AN AERIAL VIEW shows the Ortigas business district in Pasig City, June 10, 2022. — REUTERS

By Keisha B. Ta-asan, Reporter

THE BANGKO SENTRAL ng Pilipinas (BSP) is widely expected to keep benchmark interest rates steady at its meeting on Thursday, after inflation eased to a three-month low in October.

In a BusinessWorld poll of 18 analysts held last week, 15 analysts said they expect the Monetary Board to maintain the target reverse repurchase (RRP) rate at 6.5%, the highest in 16 years.

On the other hand, three economists said the Monetary Board may hike policy rates by 25 basis points (bps) to 6.75% at the Nov. 16 meeting amid stronger-than-expected gross domestic product (GDP) growth in the third quarter.

Analysts' Expectations on Policy Rates (November 2023)HSBC Global Research economist for ASEAN Aris Dacanay said there is no “urgent” need for the BSP to tighten policy after its off-cycle 25-bp hike in October.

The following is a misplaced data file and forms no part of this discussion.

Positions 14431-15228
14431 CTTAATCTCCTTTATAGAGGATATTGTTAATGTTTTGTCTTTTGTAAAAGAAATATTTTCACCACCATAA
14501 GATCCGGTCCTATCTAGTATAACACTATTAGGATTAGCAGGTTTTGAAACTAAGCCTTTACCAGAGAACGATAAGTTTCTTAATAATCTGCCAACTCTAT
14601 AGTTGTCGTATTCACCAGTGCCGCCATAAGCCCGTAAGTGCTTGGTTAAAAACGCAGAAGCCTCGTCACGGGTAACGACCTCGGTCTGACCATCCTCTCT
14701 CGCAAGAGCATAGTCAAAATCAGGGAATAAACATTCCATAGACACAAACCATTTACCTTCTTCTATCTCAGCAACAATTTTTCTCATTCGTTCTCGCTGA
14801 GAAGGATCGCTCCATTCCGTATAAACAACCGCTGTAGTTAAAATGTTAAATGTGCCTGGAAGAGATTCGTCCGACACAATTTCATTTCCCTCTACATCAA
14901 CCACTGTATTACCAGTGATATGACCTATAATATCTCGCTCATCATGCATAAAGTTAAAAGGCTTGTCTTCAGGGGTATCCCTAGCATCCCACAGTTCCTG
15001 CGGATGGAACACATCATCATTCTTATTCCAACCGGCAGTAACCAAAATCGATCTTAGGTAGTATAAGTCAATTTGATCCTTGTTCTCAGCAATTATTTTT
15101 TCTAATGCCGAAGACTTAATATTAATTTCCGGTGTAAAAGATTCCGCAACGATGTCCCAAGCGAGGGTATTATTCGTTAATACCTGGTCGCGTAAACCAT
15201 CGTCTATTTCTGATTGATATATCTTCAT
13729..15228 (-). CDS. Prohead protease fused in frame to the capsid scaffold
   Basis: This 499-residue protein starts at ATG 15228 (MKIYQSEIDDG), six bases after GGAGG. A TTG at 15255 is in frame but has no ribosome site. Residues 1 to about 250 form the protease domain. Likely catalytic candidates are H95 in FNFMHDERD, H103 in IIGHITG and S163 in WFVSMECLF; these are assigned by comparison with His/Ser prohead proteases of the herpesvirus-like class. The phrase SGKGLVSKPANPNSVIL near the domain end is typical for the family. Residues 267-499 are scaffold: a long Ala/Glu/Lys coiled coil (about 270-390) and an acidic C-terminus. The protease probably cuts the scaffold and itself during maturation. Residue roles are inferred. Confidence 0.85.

“To the surprise of many including the BSP itself, headline inflation decelerated faster than expectations in October, which we think fortifies the decision to pause,” he said in an e-mail.

Headline inflation fell to a three-month low of 4.9% in October from 6.1% in September. It was significantly slower than the 5.7% median estimate in a BusinessWorld poll and the 5.1-5.9% forecast of the BSP.

However, October marked the 19th straight month that inflation breached the central bank’s 2-4% target. For the 10-month period, inflation averaged 6.4%.

“One of the main reasons behind the off-cycle hike last month was BSP’s concern over inflation expectation de-anchoring, and the October CPI print should take some edge off on the price front,” Makoto Tsuchiya, an economist from Oxford Economics, likewise said in an e-mail.

Security Bank Corp. Chief Economist Robert Dan J. Roces said the slowdown in October inflation gives the BSP some room to adopt a wait-and-see approach, “balancing the need to support economic growth while remaining vigilant about potential upside risks to inflation.”

HSBC’s Mr. Dacanay said there is no need to hike policy rates to support the peso, as it has strengthened significantly against the dollar after the US Federal Reserve’s pause.